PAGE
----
December 31, 2015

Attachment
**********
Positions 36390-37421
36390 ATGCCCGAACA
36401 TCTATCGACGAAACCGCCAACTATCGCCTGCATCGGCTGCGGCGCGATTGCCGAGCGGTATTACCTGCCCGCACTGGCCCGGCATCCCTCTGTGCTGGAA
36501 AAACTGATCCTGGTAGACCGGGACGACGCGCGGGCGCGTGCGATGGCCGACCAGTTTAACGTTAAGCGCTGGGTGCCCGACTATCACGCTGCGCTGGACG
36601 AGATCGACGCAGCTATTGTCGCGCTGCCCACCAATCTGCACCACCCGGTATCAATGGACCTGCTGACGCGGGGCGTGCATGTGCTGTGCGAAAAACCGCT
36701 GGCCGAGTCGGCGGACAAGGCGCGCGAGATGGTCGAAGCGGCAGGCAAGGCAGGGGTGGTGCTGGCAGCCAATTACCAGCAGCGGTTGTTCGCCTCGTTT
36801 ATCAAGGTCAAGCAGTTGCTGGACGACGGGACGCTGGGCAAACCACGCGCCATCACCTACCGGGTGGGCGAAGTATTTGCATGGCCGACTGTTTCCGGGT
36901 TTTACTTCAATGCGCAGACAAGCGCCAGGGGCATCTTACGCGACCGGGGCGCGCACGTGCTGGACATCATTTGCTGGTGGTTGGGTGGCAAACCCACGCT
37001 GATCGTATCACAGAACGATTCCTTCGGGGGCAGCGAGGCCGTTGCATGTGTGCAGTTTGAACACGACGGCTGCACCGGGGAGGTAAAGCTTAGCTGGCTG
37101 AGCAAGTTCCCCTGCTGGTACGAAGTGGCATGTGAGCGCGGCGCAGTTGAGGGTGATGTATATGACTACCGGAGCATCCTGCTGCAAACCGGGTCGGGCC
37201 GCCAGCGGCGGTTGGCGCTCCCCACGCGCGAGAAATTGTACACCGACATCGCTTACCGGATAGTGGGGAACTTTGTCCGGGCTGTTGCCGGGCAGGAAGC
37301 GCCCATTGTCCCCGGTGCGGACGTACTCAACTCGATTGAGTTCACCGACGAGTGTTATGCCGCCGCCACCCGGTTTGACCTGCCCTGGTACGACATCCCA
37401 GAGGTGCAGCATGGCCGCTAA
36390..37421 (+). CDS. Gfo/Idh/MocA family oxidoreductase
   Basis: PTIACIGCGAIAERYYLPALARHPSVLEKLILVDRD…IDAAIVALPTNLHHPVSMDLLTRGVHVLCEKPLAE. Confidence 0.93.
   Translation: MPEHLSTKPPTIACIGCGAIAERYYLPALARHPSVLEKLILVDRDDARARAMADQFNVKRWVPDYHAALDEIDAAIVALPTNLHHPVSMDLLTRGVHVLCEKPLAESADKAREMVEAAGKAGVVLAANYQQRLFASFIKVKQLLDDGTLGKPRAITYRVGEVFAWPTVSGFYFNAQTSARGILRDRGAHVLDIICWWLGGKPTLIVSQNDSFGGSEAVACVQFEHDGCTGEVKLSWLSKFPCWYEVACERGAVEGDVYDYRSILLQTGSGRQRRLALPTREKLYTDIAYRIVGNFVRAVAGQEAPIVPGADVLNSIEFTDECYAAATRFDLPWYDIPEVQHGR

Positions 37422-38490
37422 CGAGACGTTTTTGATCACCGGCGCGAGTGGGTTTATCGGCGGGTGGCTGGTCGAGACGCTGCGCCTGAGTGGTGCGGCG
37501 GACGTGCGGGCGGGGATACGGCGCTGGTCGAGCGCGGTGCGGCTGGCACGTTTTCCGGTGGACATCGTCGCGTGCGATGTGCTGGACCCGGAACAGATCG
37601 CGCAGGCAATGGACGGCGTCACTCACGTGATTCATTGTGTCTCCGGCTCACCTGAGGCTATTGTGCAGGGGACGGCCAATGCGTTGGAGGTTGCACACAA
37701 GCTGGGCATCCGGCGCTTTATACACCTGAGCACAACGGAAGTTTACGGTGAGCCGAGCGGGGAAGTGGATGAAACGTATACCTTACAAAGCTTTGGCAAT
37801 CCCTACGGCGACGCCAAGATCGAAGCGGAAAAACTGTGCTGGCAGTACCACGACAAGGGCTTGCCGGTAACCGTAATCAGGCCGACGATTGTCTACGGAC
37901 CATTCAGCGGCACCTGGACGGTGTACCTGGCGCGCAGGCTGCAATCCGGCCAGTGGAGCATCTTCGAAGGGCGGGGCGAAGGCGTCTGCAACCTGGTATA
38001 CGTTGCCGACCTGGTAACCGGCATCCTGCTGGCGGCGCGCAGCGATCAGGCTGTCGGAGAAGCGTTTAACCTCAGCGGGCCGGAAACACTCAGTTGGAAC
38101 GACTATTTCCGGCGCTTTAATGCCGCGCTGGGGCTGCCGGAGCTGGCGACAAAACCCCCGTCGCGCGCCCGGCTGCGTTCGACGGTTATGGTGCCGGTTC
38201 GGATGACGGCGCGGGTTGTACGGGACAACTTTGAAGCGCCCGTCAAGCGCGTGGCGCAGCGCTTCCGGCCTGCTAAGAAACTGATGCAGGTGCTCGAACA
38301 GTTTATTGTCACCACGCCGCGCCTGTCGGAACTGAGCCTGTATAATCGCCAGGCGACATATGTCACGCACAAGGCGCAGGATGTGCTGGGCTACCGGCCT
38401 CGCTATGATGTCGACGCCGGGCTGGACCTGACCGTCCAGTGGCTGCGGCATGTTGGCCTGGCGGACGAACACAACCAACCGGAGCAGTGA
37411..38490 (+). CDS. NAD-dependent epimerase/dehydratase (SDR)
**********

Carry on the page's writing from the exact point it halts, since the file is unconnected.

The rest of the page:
Carl Icahn has been in a bidding war with Bridgestone for a great many months (two of them); regarding the fate of Pep Boys (Manny, Moe and Jack). In October of 2015, Bridgestone proposed to buy Pep Boys for a hefty 15 dollars a share. The Pennsylvania born acquisition target, was trading at only $9.25 per share, a short 5 months (May 19th) before the deal. Today, Pep Boys is trading has ostensibly doubled in value, but that is only by a metric that would excite a consumer (stock price). Barring regular and expected fluctuations, the auto parts and services chain headquartered in Philadelphia, experienced steady stock value growth for most (there was a dip in August) of 2015. However, that has not been the typical case for Pep Boys for the past few years. In 2012, the chain was almost bought by Gores Group. In January of that year, LA-based Private-Equity firm proposed to buy it for $15 a share, however, Pep Boys’ first quarter that year fell short of all projections, thus the acquisition deal was canceled. Gores Group did pay the company $50 million for their troubles. The news of the cancelled deal brought the stock price down by 40 percent (from the about 15 dollars it was at from the proposed Gores Group deal). After the shock of the drop, prices started to steadily increase. This is likely due to the average of a car increasing to about 12 years old, however that was not unique to the Philly Boys, all auto repair chains increased in actual value in that period. Unfortunately, prices started to drop again for Pep Boys in late November of 2013. The rise prior could be attributed to analysts suggesting the company was a good investment before that year’s 3rd quarter, including the Fool. Similarly, the Fool rescinded their recommendation in November. The reasoning was that Manny, Moe and Jack were too focused on DIY (Do-it-Yourself) repairs when the market was leaning towards DIFM (Do-it-for-Me) assistance. In that vein, their repair services increased, but not by enough due to the doubling complexity of automobiles. In that sense, a superficial analysis suggested that Pep Boys was no longer a good investment, so people jumped ship and stock value dropped. The prices steadily decreased from that the peak in November 2013, until the turn of 2015. Unseen to the average consumer, Pep Boys was re-branding and refocusing, primarily on Mobile marketing, and appealing to more women; who took the lead in licensed driver gender. Appealing to women was a more cosmetic endeavor, along with switching to name brand products and training associates to be more knowledgeable and helpful (which is not inherently feminine in any way). In contrast, the mobile accessibility in the form of coupons from Apple Passbook and Google Wallet were invaluable to the company. After mobile integration, business began to increase. Another issue mentioned by Motley was the lack of tire sales. I suppose Pep Boys did not have enough of a selection to suit all their customers needs, or their prices were too high, either way they desperately needed a good source for tires. Enter Bridgestone, they wanted to buy Manny, Moe, and Jack for 15 a share. Carl Icahn did some research and decided that their investment was a good one so decided to counter. Leading into a two months bidding war. Said war culminated into Icahn offering double per stock (than the value of each 7 months prior) and 23 percent more than Bridgestone originally offered. Some might assume that Icahn overpaid, but did he?